Ever heard of the Colorado Springs’ Wednesday night cruiser rides? How about the potlucks and outdoor-oriented movies that happen on the second Monday of each month at CityRock? Did you know there’s an Incline Happy Hour? If you answered no to the above questions, you should check out UpaDowna, a local community outreach program dedicated to getting people from all walks of life into the great outdoors.

Photo courtesy of UpaDowna

Military veteran Steve Hitchcock founded UpaDowna in 2001 after a realization that many Colorado Springs’ residents have never stepped foot on the plethora of trails that zigzag through these foothills. During the last couple of years, UpaDowna has led over 165 outdoor-oriented events each year, despite only having a staff of four.

UpaDowna’s website said, “UpaDowna was founded with the mission of getting folks off of the couch and out into the wild. At its creation, the name UpaDowna was simply a clear and concise way of describing our way of life; ‘Up a Mountain, Down a Beer.”

Although UpaDowna is currently undergoing an evolution in which they are striving to lead more multi-day trips by decreasing their overall number of yearly events, Hitchcock stressed the importance of remembering their beginning.

“We will never lose track of where we came from. Up a mountain, down a beer—as adults, it’s a social thing,” Hitchcock said.

Currently, UpaDowna hosts a number of events in and around Colorado Springs. Every Wednesday, between Memorial Day and Labor Day, a fleet of local biking enthusiasts can be seen cruising through the city. These cyclists typically range in age from five to eighty years old. These cruiser rides begin and end at McCabe’s Tavern, located on Tejon Street.

The second Monday of each month, UpaDowna brings an adventure-based film to CityRock, a local climbing gym. It’s free, although guests are encouraged to bring a potluck dish to share. Recent films have included “Into the Wild” and “Where the Yellowstone Goes”.

UpaDowna staff lead an outdoor adventure, whether that means a day hike, a snowshoeing trip, or a class in rock climbing basics, on the third Sunday of each month. These outings always place an emphasis on learning about the region and UpaDowna employees are well versed in local flora, fauna, geography, and geology. Hitchcock emphasized that people of all ages, backgrounds, and abilities are welcome at every community event that UpaDowna puts on.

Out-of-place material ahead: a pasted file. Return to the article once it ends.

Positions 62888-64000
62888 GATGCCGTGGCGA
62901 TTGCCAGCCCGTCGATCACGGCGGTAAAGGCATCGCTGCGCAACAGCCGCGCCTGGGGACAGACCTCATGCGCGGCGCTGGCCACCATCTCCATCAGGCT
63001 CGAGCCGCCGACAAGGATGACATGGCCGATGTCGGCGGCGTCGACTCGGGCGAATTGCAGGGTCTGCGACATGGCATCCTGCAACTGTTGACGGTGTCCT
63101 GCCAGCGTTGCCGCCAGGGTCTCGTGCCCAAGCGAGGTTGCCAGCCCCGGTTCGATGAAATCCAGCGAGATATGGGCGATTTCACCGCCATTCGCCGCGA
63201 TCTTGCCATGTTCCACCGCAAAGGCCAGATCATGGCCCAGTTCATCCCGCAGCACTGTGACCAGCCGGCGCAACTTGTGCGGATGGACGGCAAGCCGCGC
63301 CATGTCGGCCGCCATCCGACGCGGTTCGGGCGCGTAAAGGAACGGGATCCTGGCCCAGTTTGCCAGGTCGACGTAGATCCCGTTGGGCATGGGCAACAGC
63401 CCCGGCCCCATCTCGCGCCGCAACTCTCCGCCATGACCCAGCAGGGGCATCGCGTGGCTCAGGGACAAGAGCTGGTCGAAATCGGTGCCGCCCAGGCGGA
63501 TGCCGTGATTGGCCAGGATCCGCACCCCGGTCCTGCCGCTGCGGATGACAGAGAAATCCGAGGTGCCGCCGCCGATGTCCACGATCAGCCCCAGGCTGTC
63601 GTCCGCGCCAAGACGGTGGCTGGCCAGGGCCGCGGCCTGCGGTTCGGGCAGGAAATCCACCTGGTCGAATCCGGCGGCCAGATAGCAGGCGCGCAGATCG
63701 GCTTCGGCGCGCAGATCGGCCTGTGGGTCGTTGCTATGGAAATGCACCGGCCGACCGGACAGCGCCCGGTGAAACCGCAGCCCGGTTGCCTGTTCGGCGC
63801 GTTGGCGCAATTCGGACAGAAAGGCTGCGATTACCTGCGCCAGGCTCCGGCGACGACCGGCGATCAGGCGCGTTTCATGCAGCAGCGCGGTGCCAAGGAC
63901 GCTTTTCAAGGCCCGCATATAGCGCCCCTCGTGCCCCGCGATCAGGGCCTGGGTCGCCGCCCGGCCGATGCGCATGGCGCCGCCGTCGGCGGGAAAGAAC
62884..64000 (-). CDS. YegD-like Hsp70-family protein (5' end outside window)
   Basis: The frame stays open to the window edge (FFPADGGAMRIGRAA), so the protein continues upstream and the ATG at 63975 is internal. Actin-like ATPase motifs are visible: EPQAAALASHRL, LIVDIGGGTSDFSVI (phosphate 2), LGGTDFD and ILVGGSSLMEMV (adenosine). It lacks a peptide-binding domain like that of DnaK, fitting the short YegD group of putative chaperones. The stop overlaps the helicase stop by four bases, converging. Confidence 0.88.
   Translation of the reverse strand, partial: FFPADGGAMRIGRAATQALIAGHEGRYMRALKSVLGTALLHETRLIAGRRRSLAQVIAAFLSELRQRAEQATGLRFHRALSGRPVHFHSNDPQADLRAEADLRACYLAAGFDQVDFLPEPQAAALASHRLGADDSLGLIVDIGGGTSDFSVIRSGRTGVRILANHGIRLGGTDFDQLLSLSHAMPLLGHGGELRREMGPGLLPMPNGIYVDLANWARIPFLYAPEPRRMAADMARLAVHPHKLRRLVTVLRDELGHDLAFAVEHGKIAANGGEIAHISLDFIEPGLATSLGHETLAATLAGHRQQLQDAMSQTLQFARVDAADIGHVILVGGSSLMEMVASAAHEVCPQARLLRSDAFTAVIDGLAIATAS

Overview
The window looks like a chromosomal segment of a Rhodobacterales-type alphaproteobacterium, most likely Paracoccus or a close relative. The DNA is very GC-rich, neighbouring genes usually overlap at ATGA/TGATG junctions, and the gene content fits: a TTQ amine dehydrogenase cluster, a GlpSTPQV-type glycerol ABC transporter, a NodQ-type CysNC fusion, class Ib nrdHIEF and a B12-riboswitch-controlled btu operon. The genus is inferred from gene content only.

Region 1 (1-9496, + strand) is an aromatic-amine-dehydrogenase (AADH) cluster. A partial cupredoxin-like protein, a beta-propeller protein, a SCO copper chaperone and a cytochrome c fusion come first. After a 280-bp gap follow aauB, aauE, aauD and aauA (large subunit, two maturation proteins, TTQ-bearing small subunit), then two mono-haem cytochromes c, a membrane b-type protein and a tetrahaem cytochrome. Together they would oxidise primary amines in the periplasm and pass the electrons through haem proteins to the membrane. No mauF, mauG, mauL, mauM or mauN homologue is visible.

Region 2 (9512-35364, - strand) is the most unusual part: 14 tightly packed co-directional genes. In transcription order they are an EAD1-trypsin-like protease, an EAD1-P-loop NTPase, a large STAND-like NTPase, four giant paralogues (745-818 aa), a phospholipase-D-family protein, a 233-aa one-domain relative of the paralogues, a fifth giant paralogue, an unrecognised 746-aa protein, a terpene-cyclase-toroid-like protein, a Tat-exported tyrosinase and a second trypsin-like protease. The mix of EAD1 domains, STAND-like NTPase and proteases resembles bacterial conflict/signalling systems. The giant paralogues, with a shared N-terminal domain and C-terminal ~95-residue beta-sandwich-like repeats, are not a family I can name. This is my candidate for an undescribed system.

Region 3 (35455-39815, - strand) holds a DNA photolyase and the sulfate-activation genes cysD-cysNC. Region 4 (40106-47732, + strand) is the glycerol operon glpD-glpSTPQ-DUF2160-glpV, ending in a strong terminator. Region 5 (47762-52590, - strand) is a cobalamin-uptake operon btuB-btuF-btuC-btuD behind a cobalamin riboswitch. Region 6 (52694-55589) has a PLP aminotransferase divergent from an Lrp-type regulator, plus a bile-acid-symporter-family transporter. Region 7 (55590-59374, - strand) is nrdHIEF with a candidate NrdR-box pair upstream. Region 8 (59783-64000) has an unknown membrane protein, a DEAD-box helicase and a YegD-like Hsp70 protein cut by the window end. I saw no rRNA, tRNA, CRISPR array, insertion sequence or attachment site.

“The kid who lives in Broadmoor and plays Nintendo everyday needs the outdoors just as badly as the inner city kid,” Hitchcock said. He then explained that their biggest issue in obtaining funding from larger organizations is the fact that they’re not a special interests group that focuses on one demographic.

“Our demographic is everybody,” Hitchcock said as he explained UpaDowna’s core belief that experiencing the outdoors benefits all individuals.

UpaDowna is also trying to start up outreach programs in local elementary schools, in which UpaDowna members give assembly-based presentations on a variety of outdoor subjects ranging from regional geology to scat identification.

“We want them to get out, get dirty, and have fun,” Hitchcock said.

Hitchcock also expressed interest in introducing outdoor-oriented sports such as slacklining and Frisbee golf to the elementary-school students with the belief that these activities will motivate kids to get off the couch while also fostering self-confidence.

“When was the last time you saw the stars without the city lights?” Hitchcock sometimes asks UpaDowna’s participants. UpaDowna makes it possible for Colorado Springs’ locals to get out and see the Pikes Peak region that lies right in their backyard. They allow residents who have never gotten into the wilderness to see precious things, like a light-pollution-less night sky that they may not even realize they’re missing.

Kate Leaf

Active Life Editor

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